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Section 404 compliance: telling it like it is; It's 'showtime' for reporting on internal controls, and Financial Executives Research Foundation (FERF) asked some in corporate America, 'How's it going?' Here are a few tales from the trenches.

Investors will soon hear and read a lot about internal control. Beginning with this year's annual reports, companies will, for the first time, be reporting on the effectiveness of their internal control over financial reporting--as required by Section 404 of the Sarbanes-Oxley Act of 2002. Not all of the news will be good, because some companies will have to disclose control deficiencies that have not yet been remediated as of fiscal year end.


Companies have long been plagued by control deficiencies and weaknesses in their systems of internal control. The Public Company Accounting Oversight Board (PCAOB) has now defined three different magnitudes of control deficiencies, and has even provided examples. To the extent that control deficiencies are identified, both management and the external auditors are required to determine if they are significant deficiencies or material weaknesses (see sidebar). Only material weaknesses are required to be publicly reported. For over a year now, companies have been documenting their business and financial reporting processes and how those processes are controlled, and then testing those controls.

The Dow Chemical Co. got started early. "We started back in March of 2003," says Ron Edmonds, global accounting director for Dow. "We put together a Sarbanes-Oxley Section 404 Implementation Team, drawn from finance, information systems, manufacturing, human resources, legal and the business units, to first decide what had to be done and then implement the needed actions."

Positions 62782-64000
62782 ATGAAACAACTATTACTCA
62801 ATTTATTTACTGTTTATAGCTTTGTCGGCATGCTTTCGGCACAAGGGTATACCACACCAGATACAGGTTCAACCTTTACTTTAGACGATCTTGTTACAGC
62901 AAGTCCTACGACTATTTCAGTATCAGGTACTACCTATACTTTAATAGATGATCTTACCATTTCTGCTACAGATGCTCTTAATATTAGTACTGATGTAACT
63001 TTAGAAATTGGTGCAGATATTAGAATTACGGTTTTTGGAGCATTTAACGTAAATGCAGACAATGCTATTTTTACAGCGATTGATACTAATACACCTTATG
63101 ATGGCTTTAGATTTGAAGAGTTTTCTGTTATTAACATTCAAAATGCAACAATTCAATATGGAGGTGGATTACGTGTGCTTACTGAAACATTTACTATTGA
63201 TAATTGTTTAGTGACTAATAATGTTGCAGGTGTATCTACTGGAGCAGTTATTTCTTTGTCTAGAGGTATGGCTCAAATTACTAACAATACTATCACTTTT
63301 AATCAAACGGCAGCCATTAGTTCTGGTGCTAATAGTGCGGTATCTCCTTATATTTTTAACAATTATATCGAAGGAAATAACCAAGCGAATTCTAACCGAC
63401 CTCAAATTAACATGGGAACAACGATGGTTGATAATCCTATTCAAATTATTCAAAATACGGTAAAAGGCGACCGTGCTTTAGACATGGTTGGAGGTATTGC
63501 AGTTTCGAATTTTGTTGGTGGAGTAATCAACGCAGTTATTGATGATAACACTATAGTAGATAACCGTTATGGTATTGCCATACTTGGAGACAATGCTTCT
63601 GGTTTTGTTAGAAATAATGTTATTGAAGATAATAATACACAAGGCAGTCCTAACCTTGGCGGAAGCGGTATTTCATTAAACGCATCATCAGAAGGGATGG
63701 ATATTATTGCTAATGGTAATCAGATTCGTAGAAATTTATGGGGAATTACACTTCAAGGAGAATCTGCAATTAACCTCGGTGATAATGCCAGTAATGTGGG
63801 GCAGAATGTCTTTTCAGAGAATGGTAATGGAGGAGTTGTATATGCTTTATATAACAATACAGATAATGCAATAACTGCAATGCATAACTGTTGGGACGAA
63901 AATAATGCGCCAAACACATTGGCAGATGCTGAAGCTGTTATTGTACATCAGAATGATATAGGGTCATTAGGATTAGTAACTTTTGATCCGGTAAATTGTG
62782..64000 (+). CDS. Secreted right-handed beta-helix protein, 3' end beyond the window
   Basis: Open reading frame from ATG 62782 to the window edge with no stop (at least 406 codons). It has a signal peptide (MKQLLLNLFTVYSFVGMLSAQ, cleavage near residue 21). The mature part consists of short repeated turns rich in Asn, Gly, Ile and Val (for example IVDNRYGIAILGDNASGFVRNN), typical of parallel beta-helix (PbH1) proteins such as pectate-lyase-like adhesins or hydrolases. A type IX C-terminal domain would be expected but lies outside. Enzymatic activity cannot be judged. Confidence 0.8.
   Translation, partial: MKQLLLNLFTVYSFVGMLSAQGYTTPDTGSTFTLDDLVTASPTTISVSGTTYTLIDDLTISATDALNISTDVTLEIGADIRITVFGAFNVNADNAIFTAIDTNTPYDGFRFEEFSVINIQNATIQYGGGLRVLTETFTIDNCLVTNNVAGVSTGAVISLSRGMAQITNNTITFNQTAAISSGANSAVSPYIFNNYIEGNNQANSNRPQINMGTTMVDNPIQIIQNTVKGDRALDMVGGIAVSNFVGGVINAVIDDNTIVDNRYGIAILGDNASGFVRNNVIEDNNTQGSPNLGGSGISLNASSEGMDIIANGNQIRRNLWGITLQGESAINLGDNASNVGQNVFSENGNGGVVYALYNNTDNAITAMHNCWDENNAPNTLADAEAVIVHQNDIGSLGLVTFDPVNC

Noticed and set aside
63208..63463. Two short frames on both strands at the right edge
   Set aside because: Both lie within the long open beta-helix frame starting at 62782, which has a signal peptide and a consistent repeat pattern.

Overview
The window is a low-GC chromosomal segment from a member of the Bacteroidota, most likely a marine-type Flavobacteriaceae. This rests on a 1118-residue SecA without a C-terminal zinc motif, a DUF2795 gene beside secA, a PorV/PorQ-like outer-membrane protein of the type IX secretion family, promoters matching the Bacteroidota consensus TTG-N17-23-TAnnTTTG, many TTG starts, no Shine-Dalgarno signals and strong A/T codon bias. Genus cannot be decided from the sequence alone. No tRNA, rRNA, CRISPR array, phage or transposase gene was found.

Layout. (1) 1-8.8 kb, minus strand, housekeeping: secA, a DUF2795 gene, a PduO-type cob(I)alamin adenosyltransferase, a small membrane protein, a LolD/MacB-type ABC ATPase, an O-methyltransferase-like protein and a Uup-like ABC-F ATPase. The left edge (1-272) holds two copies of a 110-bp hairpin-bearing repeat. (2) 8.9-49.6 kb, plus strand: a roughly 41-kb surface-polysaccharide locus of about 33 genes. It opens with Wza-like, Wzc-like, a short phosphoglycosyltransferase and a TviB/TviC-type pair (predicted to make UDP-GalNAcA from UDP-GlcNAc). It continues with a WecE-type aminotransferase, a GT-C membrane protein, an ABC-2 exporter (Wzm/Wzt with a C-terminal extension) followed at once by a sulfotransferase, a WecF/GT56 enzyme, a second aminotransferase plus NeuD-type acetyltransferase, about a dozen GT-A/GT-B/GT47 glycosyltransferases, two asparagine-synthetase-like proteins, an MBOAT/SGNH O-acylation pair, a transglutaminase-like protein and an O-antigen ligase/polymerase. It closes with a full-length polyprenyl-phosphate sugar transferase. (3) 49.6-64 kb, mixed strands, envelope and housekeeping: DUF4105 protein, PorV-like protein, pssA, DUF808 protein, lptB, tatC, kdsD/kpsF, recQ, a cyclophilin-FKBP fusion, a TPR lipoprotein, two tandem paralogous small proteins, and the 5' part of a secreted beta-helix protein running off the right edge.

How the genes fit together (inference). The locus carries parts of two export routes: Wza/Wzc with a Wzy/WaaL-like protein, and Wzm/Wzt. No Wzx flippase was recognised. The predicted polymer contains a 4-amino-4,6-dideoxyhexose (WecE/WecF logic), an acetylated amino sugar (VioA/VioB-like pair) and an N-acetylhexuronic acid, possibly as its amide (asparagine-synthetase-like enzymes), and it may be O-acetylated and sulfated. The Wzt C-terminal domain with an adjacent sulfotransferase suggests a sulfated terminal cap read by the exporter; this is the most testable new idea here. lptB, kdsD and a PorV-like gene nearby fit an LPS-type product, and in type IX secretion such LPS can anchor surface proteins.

Dow decided to install Deloitte's Risk Control Tracking System to store and keep track of all the process documentation, process flow charts and control self-assessments. By mid-2003, Dow had documented most of its processes and was able to start testing the related controls.

Early Start Helpful

"We found some gaps in existing documentation and some control deficiencies, but, because we got started early, we were able to remediate the deficiencies and retest the controls," Edmonds recounts. He estimates that, all told, Dow employees spent over 100,000 hours documenting, testing, remeditating and retesting. And, while Edmonds did not attach an internal cost to the hours, if the average professional is paid $100,000 per year in salary and benefits, this total cost could approach $5 million--not including the additional costs of soft-ware and outside consultants.

Dow's Implementation Team kept its audit committee well informed of its activities and progress. "We put together written presentations for each meeting of the audit committee starting in mid-2003, and the audit committee meets about six times per year," says Edmonds. "We were upfront with any issues and deficiencies that we uncovered, and explained exactly how they would be remediated." The Implementation Team also developed special educational programs for the top 200 leaders at Dow, and has had multiple meetings with the Office of the Chief Executive.


Edmonds says that Dow has not yet decided how it will report on its system of internal controls in its 10-K. "Once we get through the process of assessing internal controls, we'll figure out how to explain it in the 10-K. We suspect that most companies will use similar language to report on their internal controls, but we don't yet know what that language will be. However, we do not expect to have to report any control deficiencies or weaknesses at Dow."

General Motors Corp. will also not have to report any deficiencies. "We have not yet found any reportable control deficiencies at GM," says Chief Accounting Officer Peter R. Bible. While Deloitte, GM's external auditor, was still testing some of GM's internal controls, Bible expects that Deloitte will issue an unqualified opinion. "We will make a statement about our internal controls in our 10-K, probably in Management's Responsibility for Financial Statements, but we don't expect to have to announce any bad news," he says.